How Fitch Downgrade Of U.S. Ratings Will Impact India — BQ Explains
Apart from knee-jerk reactions, impact of the ratings downgrade on India remains unlikely, according to experts.
Earlier on Wednesday, Fitch Ratings downgraded the United States' long-term rating to 'AA+' from 'AAA'. The Rating Watch Negative was removed, and a Stable outlook has been assigned.
The U.S. rating downgrade reflects the expected fiscal deterioration over the next three years.
A high and growing general government debt burden.
The erosion of governance relative to 'AA' and AAA-rated peers over the last two decades has manifested in repeated debt limit standoffs and last-minute resolutions.
Fitch expects the general government deficit to rise to 6.3% of GDP in 2023 from 3.7% in 2022, reflecting cyclically weaker Federal revenue, new spending initiatives, and a higher interest burden.
The government's debt-to-GDP ratio is projected to rise over the forecast period, reaching 118.4% by 2025. That's higher than the median.
There has been limited progress in tackling medium-term challenges related to rising social security and medicare costs due to an ageing population, Fitch said.
Economy To Slip Into Recession
Tighter credit conditions, weakening business investment, and a slowdown in consumption will push the U.S. economy into a mild recession in Q4 2023 and Q1 2024, according to Fitch projections.
The rating agency sees U.S. annual real GDP growth slowing to 1.2% this year from 2.1% in 2022 and overall growth of just 0.5% in 2024.
It has become the second major rating agency after S&P Ratings to downgrade the U.S. However, the impact of the downgrade is expected to be limited.
India To See Limited Impact
"We do not expect any durable impact of the ratings downgrade beyond some knee-jerk impact on flows through sentiments," Suvodeep Rakshit, senior economist at Kotak Institutional Equities, said. The fundamental reasons for the downgrade are also known and not a surprise for markets on an incremental basis, he said.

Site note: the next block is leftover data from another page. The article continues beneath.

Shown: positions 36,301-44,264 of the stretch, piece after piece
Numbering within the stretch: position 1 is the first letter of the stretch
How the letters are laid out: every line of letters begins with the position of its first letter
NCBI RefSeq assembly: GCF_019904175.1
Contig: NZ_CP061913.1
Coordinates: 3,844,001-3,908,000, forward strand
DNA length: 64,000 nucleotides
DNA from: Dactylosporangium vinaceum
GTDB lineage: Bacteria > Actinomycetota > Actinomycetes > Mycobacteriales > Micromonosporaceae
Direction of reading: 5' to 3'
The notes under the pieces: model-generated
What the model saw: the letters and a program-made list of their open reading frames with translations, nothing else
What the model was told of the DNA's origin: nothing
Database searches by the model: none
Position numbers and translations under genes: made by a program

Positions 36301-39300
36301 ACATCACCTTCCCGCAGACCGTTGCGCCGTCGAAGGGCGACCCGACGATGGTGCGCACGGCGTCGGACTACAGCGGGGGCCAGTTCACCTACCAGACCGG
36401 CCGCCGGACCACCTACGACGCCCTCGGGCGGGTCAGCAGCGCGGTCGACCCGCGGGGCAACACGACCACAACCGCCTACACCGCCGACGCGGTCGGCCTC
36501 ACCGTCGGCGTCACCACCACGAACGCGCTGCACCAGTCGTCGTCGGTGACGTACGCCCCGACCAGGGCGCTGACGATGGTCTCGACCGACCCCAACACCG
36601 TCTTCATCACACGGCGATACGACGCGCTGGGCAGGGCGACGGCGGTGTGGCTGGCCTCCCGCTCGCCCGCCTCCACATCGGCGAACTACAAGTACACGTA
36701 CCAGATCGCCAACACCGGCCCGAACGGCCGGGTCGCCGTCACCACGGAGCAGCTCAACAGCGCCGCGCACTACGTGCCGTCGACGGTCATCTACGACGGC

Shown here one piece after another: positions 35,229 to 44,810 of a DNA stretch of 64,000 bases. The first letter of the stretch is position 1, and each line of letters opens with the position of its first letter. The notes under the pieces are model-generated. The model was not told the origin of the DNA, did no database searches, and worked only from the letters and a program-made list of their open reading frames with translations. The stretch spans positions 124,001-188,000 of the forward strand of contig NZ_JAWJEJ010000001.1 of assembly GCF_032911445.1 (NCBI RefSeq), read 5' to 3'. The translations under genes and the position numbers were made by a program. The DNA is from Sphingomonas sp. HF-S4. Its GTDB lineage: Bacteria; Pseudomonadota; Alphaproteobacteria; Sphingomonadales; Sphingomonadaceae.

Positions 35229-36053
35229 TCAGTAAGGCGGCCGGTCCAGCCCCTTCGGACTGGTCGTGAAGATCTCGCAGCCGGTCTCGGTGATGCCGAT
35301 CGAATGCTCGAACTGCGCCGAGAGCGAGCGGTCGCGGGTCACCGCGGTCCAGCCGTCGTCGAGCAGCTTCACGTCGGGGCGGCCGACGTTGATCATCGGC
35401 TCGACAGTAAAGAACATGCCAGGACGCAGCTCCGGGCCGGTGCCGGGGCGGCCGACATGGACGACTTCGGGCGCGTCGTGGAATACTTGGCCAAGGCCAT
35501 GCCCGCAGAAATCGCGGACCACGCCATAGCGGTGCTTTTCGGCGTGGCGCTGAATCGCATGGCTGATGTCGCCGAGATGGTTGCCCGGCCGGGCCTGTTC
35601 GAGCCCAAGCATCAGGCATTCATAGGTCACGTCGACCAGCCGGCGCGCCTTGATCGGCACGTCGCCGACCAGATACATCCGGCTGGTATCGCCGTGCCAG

Amid knee-jerk reactions to the downgrade, U.S. bond yields and the dollar rose higher.
Wednesday's reactions are expected to be one-off because the reasons behind the downgrade remain well-known, according to Ritesh Bhansali, vice president at Mecklai Financial Services Ltd. Credit rating agencies, on the other hand, have always been on the back foot, he said.
On Wednesday, while the dollar index was rangebound, the dollar appreciated against emerging market currencies amid risk aversion sentiments, elevating the demand for safe-haven currencies, Bhansali said.
The macroeconomic indicators for India, including a growth rate surpassing the long-term average, lower inflation and interest rates, and improved corporate earnings, all paint a favourable picture, said Feroze Azeez, deputy chief executive officer at Anand Rathi Wealth Limited. The impact of the downgrade will not be significant on the Indian economy, he said.
It is anticipated that India will eventually receive an upgrade, Azeez said. However, it is crucial to monitor global economic trends and the evolving situation in the US to gauge the potential ripple effects on India's financial landscape, he said.